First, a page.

Readers Question: what are the impacts of expansionary fiscal policy?
Expansionary fiscal policy involves government attempts to increase aggregate demand. It will involve higher government spending and / or lower tax. In theory, higher government spending will increase aggregate demand (AD=C+I+G+X-M) and lead to higher economic growth.
Expansionary Fiscal Policy
Lower taxes should increase disposable income of consumers leading to higher levels of consumer spending. This should also increase aggregate demand and could lead to higher economic growth.
Expansionary Fiscal policy can also lead to inflation because of the higher demand in the economy.
Expansionary Fiscal Policy and Government Borrowing
Expansionary fiscal policy will lead to an increase in the size of a government’s budget deficit. This is a potential problem of expansionary fiscal policy. Higher borrowing could:
- Cause markets to fear default and push up interest rates on government debt.
Evaluation of Expansionary Fiscal Policy
The impact of expansionary fiscal policy will depend on many factors:
- What else is happening in the economy? E.g. US tried to cut taxes in 2008. In theory, this lower tax should boost spending. However, the economy is experiencing falling house prices, lower confidence and a shortage of credit; because of all these factors expansionary fiscal policy is relatively ineffective.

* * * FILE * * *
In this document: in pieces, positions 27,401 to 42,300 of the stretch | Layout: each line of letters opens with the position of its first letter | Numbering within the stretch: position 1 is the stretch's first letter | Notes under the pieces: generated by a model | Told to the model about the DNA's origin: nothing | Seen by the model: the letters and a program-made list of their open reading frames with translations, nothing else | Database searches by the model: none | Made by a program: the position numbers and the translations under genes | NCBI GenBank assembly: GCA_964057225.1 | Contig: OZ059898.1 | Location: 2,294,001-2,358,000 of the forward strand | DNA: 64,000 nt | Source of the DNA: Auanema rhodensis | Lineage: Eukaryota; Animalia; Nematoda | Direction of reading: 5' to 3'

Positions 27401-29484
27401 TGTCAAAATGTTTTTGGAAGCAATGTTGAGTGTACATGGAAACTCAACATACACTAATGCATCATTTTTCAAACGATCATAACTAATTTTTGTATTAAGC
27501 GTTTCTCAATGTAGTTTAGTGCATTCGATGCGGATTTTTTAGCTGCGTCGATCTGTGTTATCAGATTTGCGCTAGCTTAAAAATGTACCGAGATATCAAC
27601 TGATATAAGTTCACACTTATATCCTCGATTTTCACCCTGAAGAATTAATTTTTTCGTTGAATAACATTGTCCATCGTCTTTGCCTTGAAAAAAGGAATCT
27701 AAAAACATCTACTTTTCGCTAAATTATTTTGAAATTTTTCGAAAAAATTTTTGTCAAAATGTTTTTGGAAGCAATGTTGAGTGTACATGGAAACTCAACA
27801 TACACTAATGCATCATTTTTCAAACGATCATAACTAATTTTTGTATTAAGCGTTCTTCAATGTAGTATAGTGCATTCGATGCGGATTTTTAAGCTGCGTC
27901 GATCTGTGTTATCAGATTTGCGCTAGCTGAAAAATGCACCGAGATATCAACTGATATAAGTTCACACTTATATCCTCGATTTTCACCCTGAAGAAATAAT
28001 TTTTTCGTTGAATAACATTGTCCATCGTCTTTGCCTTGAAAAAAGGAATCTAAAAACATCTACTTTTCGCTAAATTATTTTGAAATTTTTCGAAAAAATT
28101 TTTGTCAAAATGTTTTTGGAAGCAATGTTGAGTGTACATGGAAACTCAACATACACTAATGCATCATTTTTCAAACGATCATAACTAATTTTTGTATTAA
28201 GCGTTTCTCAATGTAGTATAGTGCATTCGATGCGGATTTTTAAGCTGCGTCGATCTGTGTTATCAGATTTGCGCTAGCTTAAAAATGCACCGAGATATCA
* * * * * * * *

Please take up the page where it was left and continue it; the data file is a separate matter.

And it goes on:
- Does crowding out occur? Expansionary fiscal policy involves higher spending and more government borrowing; it could cause crowding. This means that although the government spend more because they borrow from private sector, the private sector have less to spend and invest. Therefore, overall AD doesn’t increase.
Timing of Fiscal Policy
- A key issue of expansionary fiscal policy is the state of the economy. If expansionary fiscal policy is pursued when the economy is close to full capacity, then the increased government borrowing is likely to cause crowding out and / or contribute to higher inflation.
- However, in a liquidity trap, private saving rates rise rapidly. Therefore, expansionary fiscal policy helps to offset the rise in private sector saving and injects money into circular flow. In a deep recession, expansionary fiscal policy won’t cause crowding out or inflation.
Supply Side Effects
- Lower income tax may increase incentive to work
- Higher government spending on education and training, could increase long-term labour productivity. But, also government spending could be inefficient and wasteful – it depends what government spends on.